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Hong Kong Has No Plan to Cut Stamp Duty After Ip Floats Idea

·3 min read

(Bloomberg) -- Hong Kong said it had no plans to relax the stamp duty on home purchases, following comments from a top government adviser that it was among policies under consideration to shore up the economy.

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“Mainland professionals have been clamoring for the double stamp duty to be waived for them, even before they acquire the right of abode,” Regina Ip, convenor of the government’s advisory Executive Council, told Bloomberg Television on Tuesday. “It is all a raft of measures under consideration and this is certainly something that the government could consider.”

Ip’s comments triggered a rally in local developer shares. The stocks pared gains after the government said in a statement it didn’t plan to reduce property taxes.

“Regarding reports that the government is considering the relaxation of stamp duties for property, the government clarifies that there has not been discussion on the matter, and points out clearly that there are no relevant plans,” according to a statement.

Foreign buyers of residential property need to pay a 30% levy on all purchases under measures introduced in the past decade to cool home prices. Waiving the double stamp duty may reduce that to 15%.

Ip later issued a statement saying her comments on waiving stamp duty are based on a proposal made by her political party, which she would put forward during the upcoming consultation period for Chief Executive John Lee’s policy address, and she was not referring to any specific measure under consideration by the government.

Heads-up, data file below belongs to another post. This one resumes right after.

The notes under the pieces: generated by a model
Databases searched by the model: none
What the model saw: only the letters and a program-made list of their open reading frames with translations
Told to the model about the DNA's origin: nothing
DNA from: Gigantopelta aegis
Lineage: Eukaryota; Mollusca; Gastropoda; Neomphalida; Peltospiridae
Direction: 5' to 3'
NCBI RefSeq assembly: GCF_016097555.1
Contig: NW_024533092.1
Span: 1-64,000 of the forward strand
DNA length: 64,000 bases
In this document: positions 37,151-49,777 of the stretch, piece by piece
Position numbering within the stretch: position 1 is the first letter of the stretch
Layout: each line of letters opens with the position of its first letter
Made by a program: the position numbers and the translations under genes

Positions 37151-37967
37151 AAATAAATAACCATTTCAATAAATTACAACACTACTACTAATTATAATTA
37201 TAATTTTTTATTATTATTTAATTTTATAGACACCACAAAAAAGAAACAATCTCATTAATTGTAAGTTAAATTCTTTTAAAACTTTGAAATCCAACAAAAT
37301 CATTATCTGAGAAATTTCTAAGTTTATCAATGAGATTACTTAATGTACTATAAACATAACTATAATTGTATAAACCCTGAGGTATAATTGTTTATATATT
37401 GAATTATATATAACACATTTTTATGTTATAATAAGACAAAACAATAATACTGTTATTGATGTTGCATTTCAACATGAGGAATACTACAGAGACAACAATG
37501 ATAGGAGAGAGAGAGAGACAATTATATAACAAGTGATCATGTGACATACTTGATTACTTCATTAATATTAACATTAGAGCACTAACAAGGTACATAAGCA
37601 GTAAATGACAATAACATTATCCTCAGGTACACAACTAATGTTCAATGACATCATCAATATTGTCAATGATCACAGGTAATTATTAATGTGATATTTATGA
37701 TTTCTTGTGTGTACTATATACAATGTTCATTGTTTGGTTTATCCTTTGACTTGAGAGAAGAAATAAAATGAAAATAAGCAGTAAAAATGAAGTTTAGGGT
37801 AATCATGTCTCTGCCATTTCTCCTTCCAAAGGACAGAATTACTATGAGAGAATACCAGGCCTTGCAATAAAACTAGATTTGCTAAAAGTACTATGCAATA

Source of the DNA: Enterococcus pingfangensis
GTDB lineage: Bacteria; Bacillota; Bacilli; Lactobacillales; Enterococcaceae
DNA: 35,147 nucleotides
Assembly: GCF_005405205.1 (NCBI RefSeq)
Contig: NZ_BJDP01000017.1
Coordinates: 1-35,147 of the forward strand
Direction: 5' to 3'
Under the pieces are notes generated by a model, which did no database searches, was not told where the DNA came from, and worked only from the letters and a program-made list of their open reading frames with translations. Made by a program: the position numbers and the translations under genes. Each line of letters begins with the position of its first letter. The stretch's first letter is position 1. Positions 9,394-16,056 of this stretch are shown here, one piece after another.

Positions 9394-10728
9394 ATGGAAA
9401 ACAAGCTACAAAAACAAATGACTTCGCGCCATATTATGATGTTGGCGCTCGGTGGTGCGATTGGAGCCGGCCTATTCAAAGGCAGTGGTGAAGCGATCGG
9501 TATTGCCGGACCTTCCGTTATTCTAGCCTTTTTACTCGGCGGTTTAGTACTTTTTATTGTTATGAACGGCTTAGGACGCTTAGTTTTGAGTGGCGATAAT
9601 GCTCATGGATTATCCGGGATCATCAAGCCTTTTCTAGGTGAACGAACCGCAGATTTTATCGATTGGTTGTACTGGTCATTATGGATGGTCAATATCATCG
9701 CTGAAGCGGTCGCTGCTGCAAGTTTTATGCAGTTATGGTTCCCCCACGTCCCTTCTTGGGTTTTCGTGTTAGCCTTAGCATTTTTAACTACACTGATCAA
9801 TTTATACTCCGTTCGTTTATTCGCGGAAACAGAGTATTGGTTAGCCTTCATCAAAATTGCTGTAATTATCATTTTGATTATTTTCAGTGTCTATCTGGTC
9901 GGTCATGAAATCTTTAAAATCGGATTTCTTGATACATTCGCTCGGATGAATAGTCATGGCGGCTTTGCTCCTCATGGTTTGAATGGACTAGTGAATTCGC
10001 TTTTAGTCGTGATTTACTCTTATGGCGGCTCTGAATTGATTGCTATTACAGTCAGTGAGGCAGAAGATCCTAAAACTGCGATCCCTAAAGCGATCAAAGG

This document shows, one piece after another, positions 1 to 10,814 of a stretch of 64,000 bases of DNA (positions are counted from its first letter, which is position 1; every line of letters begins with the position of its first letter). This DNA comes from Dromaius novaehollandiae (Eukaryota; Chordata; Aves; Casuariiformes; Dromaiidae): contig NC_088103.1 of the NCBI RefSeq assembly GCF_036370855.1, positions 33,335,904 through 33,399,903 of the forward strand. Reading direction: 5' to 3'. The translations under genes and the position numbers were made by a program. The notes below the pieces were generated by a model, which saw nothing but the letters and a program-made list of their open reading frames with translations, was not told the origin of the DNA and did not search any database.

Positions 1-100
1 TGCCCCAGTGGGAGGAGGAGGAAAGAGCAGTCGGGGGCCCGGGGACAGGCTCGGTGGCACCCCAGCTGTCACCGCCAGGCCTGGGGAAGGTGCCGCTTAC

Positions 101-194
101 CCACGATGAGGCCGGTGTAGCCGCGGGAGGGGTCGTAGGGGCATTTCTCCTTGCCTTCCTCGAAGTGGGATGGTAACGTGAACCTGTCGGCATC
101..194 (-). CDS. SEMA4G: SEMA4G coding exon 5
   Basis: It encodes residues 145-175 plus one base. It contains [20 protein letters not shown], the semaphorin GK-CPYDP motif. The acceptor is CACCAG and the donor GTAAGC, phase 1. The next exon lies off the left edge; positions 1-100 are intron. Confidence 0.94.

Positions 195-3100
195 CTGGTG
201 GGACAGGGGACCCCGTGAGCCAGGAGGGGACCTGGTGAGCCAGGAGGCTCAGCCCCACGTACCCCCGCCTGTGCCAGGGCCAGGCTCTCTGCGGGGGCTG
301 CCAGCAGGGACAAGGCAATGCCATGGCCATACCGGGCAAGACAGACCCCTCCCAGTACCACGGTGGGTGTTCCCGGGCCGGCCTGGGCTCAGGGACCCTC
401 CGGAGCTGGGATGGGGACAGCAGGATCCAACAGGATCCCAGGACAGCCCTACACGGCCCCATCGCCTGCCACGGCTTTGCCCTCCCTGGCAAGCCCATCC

She also said in the statement she was referring to “Buyer’s Stamp Duty,” an additional upfront tax on non-permanent resident buyers imposed by the government in 2012. Lee will deliver his policy address in October.

Home sales slumped about 57% by value in July from a year earlier, according to the city’s Land Registry. Rising interest rates and a worsening economy are projected to weigh on property prices in one of the world’s most expensive real estate markets. Goldman Sachs Group Inc. predicts home prices could fall 20% over the next four years.

Ip also acknowledged the benefit that would stem from ending hotel quarantine requirements by November, when a global banking summit and an international rugby tournament are planned.

“It’s a highly desirable goal - we all hope we could make it, but everything has to depend on a scientific approach based on the data, and we have to brace for other eventualities,” Ip said.

Hong Kong Quarantine Reduction Met With Calls to Go Further

Hong Kong is battling to regain its status as a global aviation and commerce center after years of strict Covid border controls isolated the former British colony and fueled an exodus of residents. The city’s economy is projected to shrink this year for the third time in four years.

The city’s leader on Monday reduced mandatory hotel quarantine for international travelers, slashing it to three nights from seven. While that move was welcomed by business groups and analysts, it was seen as insufficient given rival financial hubs have already opened their borders.

(Updates to add Ip statement from sixth paragraph.)

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